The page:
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Thread: Best Outdoor Adventure Books

  1. #16
    Registered User
    Join Date
    Jul 2013
    I might have missed this in NG list, but since I like reading about exploration/mountaineering more than actually doing it, two books come to mind:

    Ed Stafford, Walking the Amazon. This is the story of Stafford's attempt to walk the entire length of the Amazon River, a trip that took nearly two years. It's flawed in many aspects--too much of it dwells on Stafford's obsessions with money, technology and depression and not nearly enough descriptions of the many ecosystems he traveled through--but it's still fascinating because it does dispel many myths about the Amazon basin--i.e., it's not this undisturbed Eden but a very populated region whose inhabitants are often well equipped with modern conveniences.

    Bill Bryson, A Walk in the Woods. It's silly, often juvenille, and chronicles not a heroic journey but a hike by two shlubs along the Appalachian Trail. It's just funny, like all of Bryson's travel books are.

  2. #17
    The Solitudes by Luis de Gongora sounds like quite an epic outdoor adventure story. I haven't read it yet. But it is definitely on my future reading list.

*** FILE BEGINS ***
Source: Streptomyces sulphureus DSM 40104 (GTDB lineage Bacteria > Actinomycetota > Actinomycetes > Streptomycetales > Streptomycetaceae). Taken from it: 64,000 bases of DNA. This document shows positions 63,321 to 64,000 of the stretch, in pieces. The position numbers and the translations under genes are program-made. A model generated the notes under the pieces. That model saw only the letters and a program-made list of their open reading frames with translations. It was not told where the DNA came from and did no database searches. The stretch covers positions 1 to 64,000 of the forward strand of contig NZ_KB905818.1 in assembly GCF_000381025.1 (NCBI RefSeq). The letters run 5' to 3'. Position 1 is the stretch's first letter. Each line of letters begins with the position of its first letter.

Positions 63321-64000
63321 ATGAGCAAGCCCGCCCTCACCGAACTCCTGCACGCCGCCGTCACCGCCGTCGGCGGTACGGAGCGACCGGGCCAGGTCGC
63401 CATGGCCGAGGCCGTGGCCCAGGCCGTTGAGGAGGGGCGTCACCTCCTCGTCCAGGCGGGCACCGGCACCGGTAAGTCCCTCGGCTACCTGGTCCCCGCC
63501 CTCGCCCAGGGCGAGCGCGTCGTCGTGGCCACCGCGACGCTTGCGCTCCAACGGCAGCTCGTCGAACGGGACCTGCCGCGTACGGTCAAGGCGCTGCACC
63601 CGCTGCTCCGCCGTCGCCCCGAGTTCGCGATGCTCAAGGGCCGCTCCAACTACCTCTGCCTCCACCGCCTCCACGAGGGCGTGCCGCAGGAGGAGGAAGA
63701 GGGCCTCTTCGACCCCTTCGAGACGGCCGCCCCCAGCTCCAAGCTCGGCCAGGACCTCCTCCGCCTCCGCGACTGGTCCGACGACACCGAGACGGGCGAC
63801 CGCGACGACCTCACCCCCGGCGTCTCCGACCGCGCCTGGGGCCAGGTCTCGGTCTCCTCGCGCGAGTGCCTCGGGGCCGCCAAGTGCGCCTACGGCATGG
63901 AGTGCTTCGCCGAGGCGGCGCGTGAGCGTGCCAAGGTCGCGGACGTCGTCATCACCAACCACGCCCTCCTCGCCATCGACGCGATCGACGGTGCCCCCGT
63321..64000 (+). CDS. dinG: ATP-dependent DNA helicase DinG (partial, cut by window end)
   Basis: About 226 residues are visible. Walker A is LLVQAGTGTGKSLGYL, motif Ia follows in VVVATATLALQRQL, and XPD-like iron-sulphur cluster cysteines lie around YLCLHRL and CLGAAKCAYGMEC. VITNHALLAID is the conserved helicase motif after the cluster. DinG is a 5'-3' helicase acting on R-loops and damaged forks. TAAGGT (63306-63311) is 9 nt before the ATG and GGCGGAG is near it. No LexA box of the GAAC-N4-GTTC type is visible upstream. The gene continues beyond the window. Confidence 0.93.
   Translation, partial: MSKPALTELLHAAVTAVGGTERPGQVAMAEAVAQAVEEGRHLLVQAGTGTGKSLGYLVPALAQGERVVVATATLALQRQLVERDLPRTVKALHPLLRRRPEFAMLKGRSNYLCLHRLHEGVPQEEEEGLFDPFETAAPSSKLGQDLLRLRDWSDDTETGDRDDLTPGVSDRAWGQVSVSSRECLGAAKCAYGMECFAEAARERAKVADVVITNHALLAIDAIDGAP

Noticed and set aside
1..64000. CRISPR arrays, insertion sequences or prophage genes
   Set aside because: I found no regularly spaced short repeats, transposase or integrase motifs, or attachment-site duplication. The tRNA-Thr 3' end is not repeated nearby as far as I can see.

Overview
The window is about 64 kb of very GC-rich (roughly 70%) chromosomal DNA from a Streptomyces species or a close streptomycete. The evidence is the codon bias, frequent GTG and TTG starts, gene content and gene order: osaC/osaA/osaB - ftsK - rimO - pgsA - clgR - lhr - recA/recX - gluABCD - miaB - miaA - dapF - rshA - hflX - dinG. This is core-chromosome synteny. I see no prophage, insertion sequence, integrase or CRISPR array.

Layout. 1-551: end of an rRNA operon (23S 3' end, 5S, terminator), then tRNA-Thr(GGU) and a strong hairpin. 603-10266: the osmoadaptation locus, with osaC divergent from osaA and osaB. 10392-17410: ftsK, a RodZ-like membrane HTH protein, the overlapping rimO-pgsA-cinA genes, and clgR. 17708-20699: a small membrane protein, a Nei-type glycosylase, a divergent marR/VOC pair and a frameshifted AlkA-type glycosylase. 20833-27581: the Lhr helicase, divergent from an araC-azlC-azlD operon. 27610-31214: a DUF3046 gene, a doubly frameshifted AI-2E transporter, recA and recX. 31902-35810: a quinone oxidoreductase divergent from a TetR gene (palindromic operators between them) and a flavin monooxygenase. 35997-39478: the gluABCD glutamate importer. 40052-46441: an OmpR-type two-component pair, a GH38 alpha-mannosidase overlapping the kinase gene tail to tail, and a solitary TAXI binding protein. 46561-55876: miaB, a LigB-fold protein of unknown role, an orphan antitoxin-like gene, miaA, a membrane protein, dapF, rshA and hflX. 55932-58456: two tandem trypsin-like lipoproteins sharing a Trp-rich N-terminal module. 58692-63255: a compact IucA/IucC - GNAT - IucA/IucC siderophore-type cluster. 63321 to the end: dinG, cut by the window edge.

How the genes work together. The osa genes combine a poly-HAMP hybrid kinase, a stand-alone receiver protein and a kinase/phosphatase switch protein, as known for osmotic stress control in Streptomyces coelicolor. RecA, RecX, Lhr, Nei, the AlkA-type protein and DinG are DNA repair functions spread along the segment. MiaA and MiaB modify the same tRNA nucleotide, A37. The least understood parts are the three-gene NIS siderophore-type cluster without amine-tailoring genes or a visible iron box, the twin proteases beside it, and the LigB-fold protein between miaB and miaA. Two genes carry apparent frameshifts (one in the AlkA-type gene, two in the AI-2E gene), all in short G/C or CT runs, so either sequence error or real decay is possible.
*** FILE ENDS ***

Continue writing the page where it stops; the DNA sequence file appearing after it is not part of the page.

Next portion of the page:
3. #18
    Registered User
    Join Date
    Oct 2006
    Them's pomes pal.

  4. #19
    Registered User
    Join Date
    Apr 2008
    This thread has reminded me how much I enjoyed armchair adventure. I was never very bold as a youngster but I ventured far and wide via books, the Himalayas with Seven Years in Tibet, the Pacific aboard Kon Tiki, met the San People through Lost World of the Kalahari, ventured into the Canadian wilderness, Along the Headless River, among others. I threw down a book about China in disgust wondering how on earth anyone could make a trip to China boring (bad writing, that was how but I didn't realise it at the time).

    I've just been to a lecture by Stephen Venables and hearing about his exploits on Everest, I'm inspired to start armchair adventure all over again, reading about his climbing experiences and those of his heroes. I wondered if the availability of tv documentaries was the reason I stopped reading this kind of book for so long?

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